Mechanoreceptors within the joints, connective tissue, and the muscles themselves monitor the type, range, and specific motions but also the speed of motion. The four-digit method of expressing tempo is as follows. The first digit represents the eccentric phase of the exercise, that is when the primary movers lengthen and the resistance is typically being lowered. For example, lowering the barbell to the chest on a bench press movement. The second digit represents the eccentric-isometric phase, which is the changeover point between eccentric and concentric muscle action. This would be considered the length of pause, if any, at the points of range of motion. In other words, the length of time the barbell is held at the chest level before starting to return to its original position on a bench press movement. This digit is key for achieving various strength adaptations and accomplishing different training goals. The third digit represents the speed of the concentric phase, where the weight is typically lifted and the primary muscle is shortened. This would be the “lifting” part of the bench press where the barbell is moved from the chest to a full extension of the arms. The fourth digit represents the return to the beginning position where time can be accumulated.
The term “time under tension” is associated with the tempo of a movement. It’s obvious to state that time under tension is the time that a muscle is under tension. The muscle is under tension during the whole cadence of tempo until it the lift is over.
The muscle recruits more muscle fibers to maintain this tension. A fast movement on the concentric movement can utilize momentum, while a fast drop during the eccentric movement can use gravity as an aid. Controlling the weight leads to a greater build up of lactic acid. Lactic acid build-up results in increased growth hormone and in turn enhances protein synthesis.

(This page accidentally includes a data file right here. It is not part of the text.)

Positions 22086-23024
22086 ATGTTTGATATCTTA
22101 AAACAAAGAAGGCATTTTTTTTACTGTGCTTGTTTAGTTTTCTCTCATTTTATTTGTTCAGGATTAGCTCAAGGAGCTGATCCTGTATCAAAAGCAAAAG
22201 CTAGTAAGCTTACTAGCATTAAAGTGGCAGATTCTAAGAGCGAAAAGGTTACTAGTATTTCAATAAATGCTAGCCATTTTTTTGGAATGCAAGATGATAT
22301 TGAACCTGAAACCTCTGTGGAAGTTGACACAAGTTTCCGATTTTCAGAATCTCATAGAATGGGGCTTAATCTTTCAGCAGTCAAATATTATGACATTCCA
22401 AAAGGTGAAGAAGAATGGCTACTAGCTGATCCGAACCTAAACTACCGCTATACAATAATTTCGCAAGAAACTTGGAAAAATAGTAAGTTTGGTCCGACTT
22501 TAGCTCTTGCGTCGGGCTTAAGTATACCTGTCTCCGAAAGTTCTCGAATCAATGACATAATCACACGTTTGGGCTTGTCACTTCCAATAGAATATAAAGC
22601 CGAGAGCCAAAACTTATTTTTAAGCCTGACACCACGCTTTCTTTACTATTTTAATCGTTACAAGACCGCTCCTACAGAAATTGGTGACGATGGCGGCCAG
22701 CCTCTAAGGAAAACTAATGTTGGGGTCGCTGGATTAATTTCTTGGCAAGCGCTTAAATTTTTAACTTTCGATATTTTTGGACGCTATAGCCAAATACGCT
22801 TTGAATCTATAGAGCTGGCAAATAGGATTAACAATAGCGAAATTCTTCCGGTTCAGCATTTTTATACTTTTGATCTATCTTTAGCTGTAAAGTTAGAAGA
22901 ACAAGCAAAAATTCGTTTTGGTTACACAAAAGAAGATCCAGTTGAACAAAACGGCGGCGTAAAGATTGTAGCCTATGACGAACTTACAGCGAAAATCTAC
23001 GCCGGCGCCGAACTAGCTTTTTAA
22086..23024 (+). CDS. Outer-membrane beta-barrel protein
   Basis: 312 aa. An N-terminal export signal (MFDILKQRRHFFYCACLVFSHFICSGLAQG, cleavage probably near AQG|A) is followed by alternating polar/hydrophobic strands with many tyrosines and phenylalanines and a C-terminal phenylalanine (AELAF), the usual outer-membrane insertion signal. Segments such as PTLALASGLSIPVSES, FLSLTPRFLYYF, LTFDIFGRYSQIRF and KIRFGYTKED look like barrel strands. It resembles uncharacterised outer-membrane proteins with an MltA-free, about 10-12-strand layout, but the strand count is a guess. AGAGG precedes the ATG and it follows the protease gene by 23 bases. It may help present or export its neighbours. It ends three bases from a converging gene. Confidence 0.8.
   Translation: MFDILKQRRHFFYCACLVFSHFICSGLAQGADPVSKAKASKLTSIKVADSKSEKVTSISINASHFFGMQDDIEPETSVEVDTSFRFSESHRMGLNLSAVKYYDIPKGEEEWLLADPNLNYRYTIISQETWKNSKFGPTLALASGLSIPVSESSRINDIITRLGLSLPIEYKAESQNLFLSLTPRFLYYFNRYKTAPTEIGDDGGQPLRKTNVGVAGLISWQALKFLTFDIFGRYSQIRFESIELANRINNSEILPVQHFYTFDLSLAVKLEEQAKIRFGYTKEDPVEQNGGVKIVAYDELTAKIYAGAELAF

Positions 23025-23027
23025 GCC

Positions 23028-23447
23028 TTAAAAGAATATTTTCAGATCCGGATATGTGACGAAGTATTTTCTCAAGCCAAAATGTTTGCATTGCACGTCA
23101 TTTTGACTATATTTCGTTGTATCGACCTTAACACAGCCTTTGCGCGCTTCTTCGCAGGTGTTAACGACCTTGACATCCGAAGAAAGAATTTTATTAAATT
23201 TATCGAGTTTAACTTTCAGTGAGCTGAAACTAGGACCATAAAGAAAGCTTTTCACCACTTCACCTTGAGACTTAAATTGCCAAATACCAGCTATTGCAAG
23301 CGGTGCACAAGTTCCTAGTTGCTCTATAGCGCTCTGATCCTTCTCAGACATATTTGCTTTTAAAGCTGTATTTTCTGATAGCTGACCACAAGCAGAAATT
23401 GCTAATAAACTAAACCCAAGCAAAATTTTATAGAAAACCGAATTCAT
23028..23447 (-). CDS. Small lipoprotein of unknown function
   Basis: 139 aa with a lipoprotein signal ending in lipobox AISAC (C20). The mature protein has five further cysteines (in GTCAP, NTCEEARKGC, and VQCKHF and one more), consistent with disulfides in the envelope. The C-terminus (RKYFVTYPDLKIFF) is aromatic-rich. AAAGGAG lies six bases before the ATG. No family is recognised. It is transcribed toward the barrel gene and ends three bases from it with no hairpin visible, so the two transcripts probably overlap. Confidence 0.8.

There hasn’t been a tempo that has been identified as the ideal for any specific strength adaptations, although certain tempos are better than others.
Lower eccentric, faster concentric movements are adopted by strength and power training programs while hypertrophy and endurance adopt a slower eccentric, slower concentric movement. Research has shown majority of the benefit comes from the eccentric movement, not the concentric movement.
Tempo is an important variable used in any type of resistance training. It’s effects are well documented and often lead to safer lifts, stronger bodies, and greater stabilization. Take what you’ve learned here and become conscious of your own tempo during your weight lifting.
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